There was no guest speaker at the November get-together; but a large number of members and guests forgathered to see the film 'Zulu Dawn', which had been hired for this occasion and which was enjoyed by all. Midge Carter, who had been involved as historical advisor in the making of this film, was invited to comment on some of the historical "inaccuracies", and pointed out that any commercial film, which costs a fortune to make, will invariably contain for a variety of reasons, a considerable amount of artistic licence.
The intention is not to produce a documentary film, correct in every detail, but rather to entertain the public with a story with an historical background, which has been dramatised to make an impact. It is this spectacular and emotional impact, not its historical accuracy, which will 'sell' a film. Midge felt that considerable credit had to be given to this film, because, although it had achieved this popular impact, it had nevertheless retained considerable historical accuracy. The existing inaccuracies had to be attributed to the whims of the film directors, to technical considerations, and to the spectacular and dramatic reasons already mentioned and had to be accepted - bearing in mind that he had succeeded in scotching many other artistic licences provided for in the original script.
Among some of the existing inaccuracies Midge drew attention to the appearance of the Lancers at the crossing of Rorke's Drift when in fact they only reached Natal four months later, in April 1879. For technical and photographic reasons the invasion was filmed as taking place in the opposite direction, that is from Zululand into Natal and up the slopes of Oscarberg. Trader Fannin was a compldely fictitious character, so were the Zulu captives in the camp at Isandlwana. Vereker, although an historical personality, was cast in a fictitious role which compounded numerous characters of that fateful day - ending as Lieut Higginson, NNC, at the Buffalo River. The dramatic way the Colours reached the river was another compromise.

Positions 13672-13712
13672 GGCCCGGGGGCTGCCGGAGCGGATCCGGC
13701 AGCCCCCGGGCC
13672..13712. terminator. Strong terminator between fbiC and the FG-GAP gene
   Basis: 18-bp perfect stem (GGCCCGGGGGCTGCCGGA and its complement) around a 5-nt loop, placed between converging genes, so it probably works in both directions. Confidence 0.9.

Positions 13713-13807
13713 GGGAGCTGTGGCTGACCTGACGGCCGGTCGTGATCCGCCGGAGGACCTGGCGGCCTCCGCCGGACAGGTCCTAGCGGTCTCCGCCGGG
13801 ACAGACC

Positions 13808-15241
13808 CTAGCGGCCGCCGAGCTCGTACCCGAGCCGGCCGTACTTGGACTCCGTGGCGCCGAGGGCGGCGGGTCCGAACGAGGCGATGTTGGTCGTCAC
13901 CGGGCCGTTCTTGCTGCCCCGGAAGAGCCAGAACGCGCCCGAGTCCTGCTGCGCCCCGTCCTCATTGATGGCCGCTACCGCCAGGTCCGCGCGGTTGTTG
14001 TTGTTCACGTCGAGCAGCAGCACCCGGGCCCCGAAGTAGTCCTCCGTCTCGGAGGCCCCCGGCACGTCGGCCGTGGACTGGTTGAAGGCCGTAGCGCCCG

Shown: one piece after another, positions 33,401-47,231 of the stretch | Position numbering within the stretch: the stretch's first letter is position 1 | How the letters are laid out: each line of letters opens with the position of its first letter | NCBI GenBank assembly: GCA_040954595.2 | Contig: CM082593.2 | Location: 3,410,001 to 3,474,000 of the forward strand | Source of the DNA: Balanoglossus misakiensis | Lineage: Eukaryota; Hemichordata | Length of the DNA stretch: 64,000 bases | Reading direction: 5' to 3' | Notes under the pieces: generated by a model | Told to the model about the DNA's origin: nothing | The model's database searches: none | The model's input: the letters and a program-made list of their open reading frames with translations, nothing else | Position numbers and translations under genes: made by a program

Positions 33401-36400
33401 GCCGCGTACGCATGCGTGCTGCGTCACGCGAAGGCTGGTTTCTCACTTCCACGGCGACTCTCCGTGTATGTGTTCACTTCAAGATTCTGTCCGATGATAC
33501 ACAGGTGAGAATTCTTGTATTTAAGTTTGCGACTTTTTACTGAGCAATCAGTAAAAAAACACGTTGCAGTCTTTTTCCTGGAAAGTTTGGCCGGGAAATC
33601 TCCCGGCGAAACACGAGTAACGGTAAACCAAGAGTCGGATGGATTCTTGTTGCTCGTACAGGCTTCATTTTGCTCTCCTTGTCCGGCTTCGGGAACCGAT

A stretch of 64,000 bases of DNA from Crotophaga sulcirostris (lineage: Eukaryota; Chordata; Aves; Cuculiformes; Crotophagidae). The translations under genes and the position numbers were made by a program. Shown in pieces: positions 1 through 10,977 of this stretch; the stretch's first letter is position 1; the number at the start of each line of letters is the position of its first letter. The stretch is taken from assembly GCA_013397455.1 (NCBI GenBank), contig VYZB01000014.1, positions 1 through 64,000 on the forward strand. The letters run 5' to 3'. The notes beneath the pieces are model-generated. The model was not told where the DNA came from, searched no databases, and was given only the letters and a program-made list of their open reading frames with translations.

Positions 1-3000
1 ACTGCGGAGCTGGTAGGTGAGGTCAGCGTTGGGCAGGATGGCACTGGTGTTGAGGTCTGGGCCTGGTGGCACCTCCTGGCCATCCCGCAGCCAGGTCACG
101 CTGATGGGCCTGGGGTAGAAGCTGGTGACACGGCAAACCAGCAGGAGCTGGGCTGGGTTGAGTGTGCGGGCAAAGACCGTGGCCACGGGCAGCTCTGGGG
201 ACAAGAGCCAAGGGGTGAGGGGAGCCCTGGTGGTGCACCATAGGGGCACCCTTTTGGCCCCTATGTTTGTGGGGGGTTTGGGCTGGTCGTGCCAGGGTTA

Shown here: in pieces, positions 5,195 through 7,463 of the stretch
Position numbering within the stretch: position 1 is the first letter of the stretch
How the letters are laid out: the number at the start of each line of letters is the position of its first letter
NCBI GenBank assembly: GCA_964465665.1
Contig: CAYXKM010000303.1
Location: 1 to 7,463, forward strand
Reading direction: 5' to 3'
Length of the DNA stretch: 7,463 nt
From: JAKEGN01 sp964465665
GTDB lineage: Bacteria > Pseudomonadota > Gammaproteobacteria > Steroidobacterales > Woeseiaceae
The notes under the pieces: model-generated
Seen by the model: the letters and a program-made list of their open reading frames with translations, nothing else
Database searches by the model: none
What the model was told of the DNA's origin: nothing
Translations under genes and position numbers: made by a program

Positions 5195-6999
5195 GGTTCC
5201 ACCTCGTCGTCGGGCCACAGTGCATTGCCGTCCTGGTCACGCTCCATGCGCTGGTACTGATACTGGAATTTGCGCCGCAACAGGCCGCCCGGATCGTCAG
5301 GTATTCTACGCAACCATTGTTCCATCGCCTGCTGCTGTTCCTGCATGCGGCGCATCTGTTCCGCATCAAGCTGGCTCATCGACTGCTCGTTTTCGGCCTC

With these thoughts in mind Midge expressed the hope that viewers would look upon "Zulu Dawn" as a considerable achievement and as a film which does credit to part of our turbulent past. If the generosity with which the silver collection to defray expenses is taken as a yardstick these hopes have been realised.
Although the festive season will be over by the time this news-letter reaches our members, we do hope that it has been a blessed and happy one and that the year which lies ahead will be a happy and prosperous one for all, This is also an opportune occasion to say "Thank you!" for the support this Branch has had from its members in the past. A special word of thanks goes to Col Frank Coulter for his untiring efforts in having the lecture room prepared for our monthly meetings, for setting up props and equipment, and for ensuring that the room is cleared up and rearranged after our meetings. We do not take this service as a matter of fact and for granted, but we are conscious of it and appreciate it.
FUTURE EVENTS Programme of Monthly Get-togethers
Fellow-member Mr. André Wessels who is at present on active military
service, is anxious to purchase the following back-numbers of the
S.A. Military History Journal which are now out of print and
unavailable from the National Museum of Military History:
Vol. 2. No's. 2, 5, 6,
Vol. 3. No. 1.
If anyone is able to assist would they please contact his father, Mr. Wessels, Snr, at Box 4646, Durhan, or TELEPHONE 21943O (Home).
A warm welcome is extended to new member Mr. G. Liguori.
(Mrs) Tania van der Watt,
Secretary, Durban Branch,
S.A. Military History Society,
Box 870, HILLCREST, 3650.
Tel. (031) 742970.
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